# More efficient matplotlib stacked bar chart - how to calculate bottom values

I need some help making a set of stacked bar charts in python with matlibplot. My basic code is below but my problems is how to generate the value for bottom for any element beyond the 2nd one efficiently. I can get the example graph to stack correctly (always a,b,c,d from bottom to top)

``````import numpy as np
import matplotlib.pyplot as plt

ind = np.arange(3)

a = [3,6,9]
b = [2,7,1]
c = [0,3,1]
d = [4,0,3]

p1 = plt.bar(ind, a, 1, color='#ff3333')
p2 = plt.bar(ind, b, 1, color='#33ff33', bottom=a)
p3 = plt.bar(ind, c, 1, color='#3333ff', bottom=[a[j] +b[j] for j in range(len(a))])
p4 = plt.bar(ind, d, 1, color='#33ffff', bottom=[a[j] +b[j] +c[j] for j in range(len(a))])

plt.show()
``````

My final code could have very large number of bars and the ever expanding function bottom = [...] cannot be the best solution. It would be great if you could also explain how I need to derive the value. Is there a numpy function.

Thank you very much!!! PS I have searched for an answer but I did not understand what I could find.

I have just recently faced the same problem. Afterwards I decided to wrap it all up in a nice class. For anyone interested you get an implementation of a stacked bar graph class here:

https://github.com/minillinim/stackedBarGraph

It allows scaled stacked graphs as well as setting bar widths and set heights (with scaled inners).

Given a data set like this:

``````    d = np.array([[101.,0.,0.,0.,0.,0.,0.],
[92.,3.,0.,4.,5.,6.,0.],
[56.,7.,8.,9.,23.,4.,5.],
[81.,2.,4.,5.,32.,33.,4.],
[0.,45.,2.,3.,45.,67.,8.],
[99.,5.,0.,0.,0.,43.,56.]])

d_heights = [1.,2.,3.,4.,5.,6.]
d_widths = [.5,1.,3.,2.,1.,2.]
d_labels = ["fred","julie","sam","peter","rob","baz"]
d_colors = ['#2166ac',
'#fee090',
'#fdbb84',
'#fc8d59',
'#e34a33',
'#b30000',
'#777777']
``````

It can make images like this: GPLv3 with love.

• Thanks - how can I get spaces between the bars?
– Matt
Sep 2, 2014 at 21:15
• I updated the code to allow for gaps. It's actually pretty simple, if you deduct a fixed amount from the widths of the bars then it effectively shrinks them. After that it's just a matter of playing with the xlims. The main function call now has two new paramters, gap and endGaps, The bottom two pictures show examples of these in use. Sep 4, 2014 at 1:31
• Love @minillinim's package. It felt too easy. To add a legend, if you set the colors with an array such as `stacked_colors = ['#2166ac', '#fee090', '#fdbb84']` and `cols=stacked_colors`, then it's easy to add a legend to a plot made from a pandas DataFrame: `legends = [] i = 0 for column in df.columns: legends.append(mpatches.Patch(color=stacked_colors[i], label=column)) i+=1 plt.legend(handles=legends) ` Aug 25, 2015 at 21:56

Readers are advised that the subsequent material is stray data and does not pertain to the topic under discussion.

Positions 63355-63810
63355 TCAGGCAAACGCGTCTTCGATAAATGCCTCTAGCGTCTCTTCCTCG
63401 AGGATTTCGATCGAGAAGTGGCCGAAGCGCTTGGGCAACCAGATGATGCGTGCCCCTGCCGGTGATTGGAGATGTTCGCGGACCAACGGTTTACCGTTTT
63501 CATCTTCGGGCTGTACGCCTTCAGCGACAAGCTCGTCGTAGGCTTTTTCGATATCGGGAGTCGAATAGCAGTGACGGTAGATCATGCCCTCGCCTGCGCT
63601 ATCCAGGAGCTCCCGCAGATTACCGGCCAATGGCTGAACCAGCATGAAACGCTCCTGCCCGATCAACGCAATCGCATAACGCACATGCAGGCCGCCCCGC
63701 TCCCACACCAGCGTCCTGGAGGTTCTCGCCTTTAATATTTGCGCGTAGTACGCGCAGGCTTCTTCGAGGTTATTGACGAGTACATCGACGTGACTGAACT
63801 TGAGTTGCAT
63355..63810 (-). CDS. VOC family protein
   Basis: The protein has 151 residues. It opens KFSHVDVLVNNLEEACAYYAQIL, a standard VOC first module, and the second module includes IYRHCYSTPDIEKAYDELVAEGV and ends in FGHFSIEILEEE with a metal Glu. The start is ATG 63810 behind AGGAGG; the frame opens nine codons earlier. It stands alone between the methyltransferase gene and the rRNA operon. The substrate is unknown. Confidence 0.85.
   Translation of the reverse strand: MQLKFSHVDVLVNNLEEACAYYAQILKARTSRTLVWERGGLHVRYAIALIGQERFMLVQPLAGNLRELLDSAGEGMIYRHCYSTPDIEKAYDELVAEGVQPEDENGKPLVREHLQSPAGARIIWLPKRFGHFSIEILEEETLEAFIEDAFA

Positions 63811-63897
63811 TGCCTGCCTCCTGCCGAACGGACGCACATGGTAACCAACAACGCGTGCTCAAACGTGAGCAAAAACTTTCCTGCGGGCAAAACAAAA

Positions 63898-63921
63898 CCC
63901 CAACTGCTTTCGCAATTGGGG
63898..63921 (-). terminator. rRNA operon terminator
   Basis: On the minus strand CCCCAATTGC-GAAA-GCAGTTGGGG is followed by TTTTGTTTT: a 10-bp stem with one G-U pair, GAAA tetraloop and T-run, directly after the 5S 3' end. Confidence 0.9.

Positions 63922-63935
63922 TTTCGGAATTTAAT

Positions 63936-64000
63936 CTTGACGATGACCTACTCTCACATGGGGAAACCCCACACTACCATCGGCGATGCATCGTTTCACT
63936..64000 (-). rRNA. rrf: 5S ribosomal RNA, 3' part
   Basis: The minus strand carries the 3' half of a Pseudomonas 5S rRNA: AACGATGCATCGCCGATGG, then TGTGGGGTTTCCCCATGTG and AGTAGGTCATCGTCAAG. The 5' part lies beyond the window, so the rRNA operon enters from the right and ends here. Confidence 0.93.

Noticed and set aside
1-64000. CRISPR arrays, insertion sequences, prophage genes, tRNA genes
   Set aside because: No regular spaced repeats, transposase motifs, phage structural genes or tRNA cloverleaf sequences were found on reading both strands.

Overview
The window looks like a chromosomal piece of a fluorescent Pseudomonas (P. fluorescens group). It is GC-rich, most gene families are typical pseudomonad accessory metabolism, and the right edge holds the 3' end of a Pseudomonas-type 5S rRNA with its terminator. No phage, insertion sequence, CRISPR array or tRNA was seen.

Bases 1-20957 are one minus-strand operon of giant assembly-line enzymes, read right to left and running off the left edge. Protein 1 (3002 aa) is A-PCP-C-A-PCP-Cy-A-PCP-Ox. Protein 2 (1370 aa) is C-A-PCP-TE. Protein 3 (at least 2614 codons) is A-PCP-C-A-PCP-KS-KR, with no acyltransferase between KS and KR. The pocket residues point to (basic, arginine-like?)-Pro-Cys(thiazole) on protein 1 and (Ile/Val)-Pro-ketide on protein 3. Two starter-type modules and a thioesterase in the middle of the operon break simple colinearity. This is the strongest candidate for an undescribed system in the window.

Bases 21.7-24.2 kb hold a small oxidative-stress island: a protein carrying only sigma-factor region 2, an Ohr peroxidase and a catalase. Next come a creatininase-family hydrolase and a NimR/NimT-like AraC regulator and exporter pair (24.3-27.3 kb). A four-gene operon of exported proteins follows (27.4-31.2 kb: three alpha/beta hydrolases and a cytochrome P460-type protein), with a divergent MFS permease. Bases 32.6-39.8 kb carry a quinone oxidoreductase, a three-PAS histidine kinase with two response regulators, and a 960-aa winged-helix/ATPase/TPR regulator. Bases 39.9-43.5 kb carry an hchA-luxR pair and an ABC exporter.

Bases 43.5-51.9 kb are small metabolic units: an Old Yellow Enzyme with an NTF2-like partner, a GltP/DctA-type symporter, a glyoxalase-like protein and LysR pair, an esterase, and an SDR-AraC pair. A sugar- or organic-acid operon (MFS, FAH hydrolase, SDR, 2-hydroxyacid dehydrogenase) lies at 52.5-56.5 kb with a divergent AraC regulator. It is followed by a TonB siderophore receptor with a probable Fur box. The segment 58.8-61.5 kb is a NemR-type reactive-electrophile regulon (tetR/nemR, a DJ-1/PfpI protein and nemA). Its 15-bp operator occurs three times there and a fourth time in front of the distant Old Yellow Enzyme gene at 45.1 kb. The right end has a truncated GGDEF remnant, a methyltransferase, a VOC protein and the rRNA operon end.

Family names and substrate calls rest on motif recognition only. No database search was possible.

``````data = np.array([a, b, c, d])
bottom = np.cumsum(data, axis=0)
colors = ('#ff3333', '#33ff33', '#3333ff', '#33ffff')

plt.bar(ind, data, color=colors)
for j in xrange(1, data.shape):
plt.bar(ind, data, color=colors[j], bottom=bottom[i-1])
``````

Alternatively, to get rid of the nasty particular case for the first bar:

``````data = np.array([a, b, c, d])
bottom = np.vstack((np.zeros((data.shape,), dtype=data.dtype),
np.cumsum(data, axis=0)[:-1]))
colors = ('#ff3333', '#33ff33', '#3333ff', '#33ffff')
for dat, col, bot in zip(data, colors, bottom):
plt.bar(ind, dat, color=col, bottom=bot)
``````
• If you are using matplotlib, everything ends up as a ndarray underneath anyway. Might as well make your life pleasant as well ;) Sep 27, 2013 at 22:19
• thanks, how can I add labels into that? I have a list of label/names for each of the series I am stacking up, but although I have tried I cannot get them to come out properly. I have also tried to run a simple legend like the below but it has not really worked.: `code`plt.legend((pl, pm,ph,pa),('L','M','H','At'),bbox_to_anchor=[1.05, 0.5], loc='center') Jan 22, 2014 at 20:53
``````[sum(values) for values in zip(a, b, c)]
``````

In Python 2 you can also do

``````map(sum, zip(a, b, c))
``````

but Python 3 would need

``````list(map(sum, zip(a, b, c)))
``````

which is less nice.

You could encapsulate this:

``````def sumzip(*items):
return [sum(values) for values in zip(*items)]
``````

and then do

``````p1 = plt.bar(ind, a, 1, color='#ff3333')
p2 = plt.bar(ind, b, 1, color='#33ff33', bottom=sumzip(a))
p3 = plt.bar(ind, c, 1, color='#3333ff', bottom=sumzip(a, b))
p4 = plt.bar(ind, d, 1, color='#33ffff', bottom=sumzip(a, b, c))
``````

too.

If `a`, `b`, `c` and `d` are numpy arrays you can also do `sum([a, b, c])`:

``````a = np.array([3,6,9])
b = np.array([2,7,1])
c = np.array([0,3,1])
d = np.array([4,0,3])

p1 = plt.bar(ind, a, 1, color='#ff3333')
p2 = plt.bar(ind, b, 1, color='#33ff33', bottom=sum([a]))
p3 = plt.bar(ind, c, 1, color='#3333ff', bottom=sum([a, b]))
p4 = plt.bar(ind, d, 1, color='#33ffff', bottom=sum([a, b, c]))
``````

I solved it like this:

``````import numpy as np

dates = # somehow get a list of dates
labels = # a list of various labels
colors = # somehow get a list of colors

margin_bottom = np.zeros(dates)

for index, label in enumerate(labels):
values = # get your values for the label at index-th position from somewhere
ax.bar(
dates, values,
align='center', label=label, color=colors[index], bottom=margin_bottom
)
margin_bottom += values # here you simply add it to the previous margin
# margin_bottom is a numpy array, adding a list will not change that
``````

It's similar to some other solutions, but it doesn't require all of the margins being stored at all time. Instead it "builds" the stacks from bottom up, adding more and more margin with each iteration.